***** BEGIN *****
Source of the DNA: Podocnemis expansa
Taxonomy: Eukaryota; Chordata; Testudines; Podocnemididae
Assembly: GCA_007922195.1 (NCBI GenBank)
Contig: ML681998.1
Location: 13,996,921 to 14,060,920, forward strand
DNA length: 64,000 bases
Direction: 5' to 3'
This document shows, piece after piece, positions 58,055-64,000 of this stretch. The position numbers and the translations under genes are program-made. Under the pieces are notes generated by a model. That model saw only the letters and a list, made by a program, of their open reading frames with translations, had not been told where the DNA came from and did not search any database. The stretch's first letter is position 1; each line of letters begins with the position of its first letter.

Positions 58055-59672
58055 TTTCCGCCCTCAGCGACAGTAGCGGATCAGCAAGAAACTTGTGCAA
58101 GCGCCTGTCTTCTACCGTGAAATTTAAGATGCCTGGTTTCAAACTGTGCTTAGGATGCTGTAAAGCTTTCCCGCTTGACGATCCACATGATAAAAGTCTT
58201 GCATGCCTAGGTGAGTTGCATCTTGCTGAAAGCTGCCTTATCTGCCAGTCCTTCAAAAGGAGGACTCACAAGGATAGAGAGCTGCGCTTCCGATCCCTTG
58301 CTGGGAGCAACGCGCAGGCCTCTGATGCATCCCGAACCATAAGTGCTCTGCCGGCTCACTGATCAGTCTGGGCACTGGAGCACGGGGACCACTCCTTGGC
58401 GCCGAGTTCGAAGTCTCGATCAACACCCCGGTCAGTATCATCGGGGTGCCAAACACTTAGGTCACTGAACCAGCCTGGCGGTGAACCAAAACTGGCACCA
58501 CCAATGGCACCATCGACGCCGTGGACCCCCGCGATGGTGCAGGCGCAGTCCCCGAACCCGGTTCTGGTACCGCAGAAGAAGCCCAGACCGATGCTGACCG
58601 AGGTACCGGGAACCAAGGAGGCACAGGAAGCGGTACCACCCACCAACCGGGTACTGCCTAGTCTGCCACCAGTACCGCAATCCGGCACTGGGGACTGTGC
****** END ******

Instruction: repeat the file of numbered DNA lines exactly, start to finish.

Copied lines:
Source of the DNA: Podocnemis expansa
Taxonomy: Eukaryota; Chordata; Testudines; Podocnemididae
Assembly: GCA_007922195.1 (NCBI GenBank)
Contig: ML681998.1
Location: 13,996,921 to 14,060,920, forward strand
DNA length: 64,000 bases
Direction: 5' to 3'
This document shows, piece after piece, positions 58,055-64,000 of this stretch. The position numbers and the translations under genes are program-made. Under the pieces are notes generated by a model. That model saw only the letters and a list, made by a program, of their open reading frames with translations, had not been told where the DNA came from and did not search any database. The stretch's first letter is position 1; each line of letters begins with the position of its first letter.

Positions 58055-59672
58055 TTTCCGCCCTCAGCGACAGTAGCGGATCAGCAAGAAACTTGTGCAA
58101 GCGCCTGTCTTCTACCGTGAAATTTAAGATGCCTGGTTTCAAACTGTGCTTAGGATGCTGTAAAGCTTTCCCGCTTGACGATCCACATGATAAAAGTCTT
58201 GCATGCCTAGGTGAGTTGCATCTTGCTGAAAGCTGCCTTATCTGCCAGTCCTTCAAAAGGAGGACTCACAAGGATAGAGAGCTGCGCTTCCGATCCCTTG
58301 CTGGGAGCAACGCGCAGGCCTCTGATGCATCCCGAACCATAAGTGCTCTGCCGGCTCACTGATCAGTCTGGGCACTGGAGCACGGGGACCACTCCTTGGC
58401 GCCGAGTTCGAAGTCTCGATCAACACCCCGGTCAGTATCATCGGGGTGCCAAACACTTAGGTCACTGAACCAGCCTGGCGGTGAACCAAAACTGGCACCA
58501 CCAATGGCACCATCGACGCCGTGGACCCCCGCGATGGTGCAGGCGCAGTCCCCGAACCCGGTTCTGGTACCGCAGAAGAAGCCCAGACCGATGCTGACCG
58601 AGGTACCGGGAACCAAGGAGGCACAGGAAGCGGTACCACCCACCAACCGGGTACTGCCTAGTCTGCCACCAGTACCGCAATCCGGCACTGGGGACTGTGC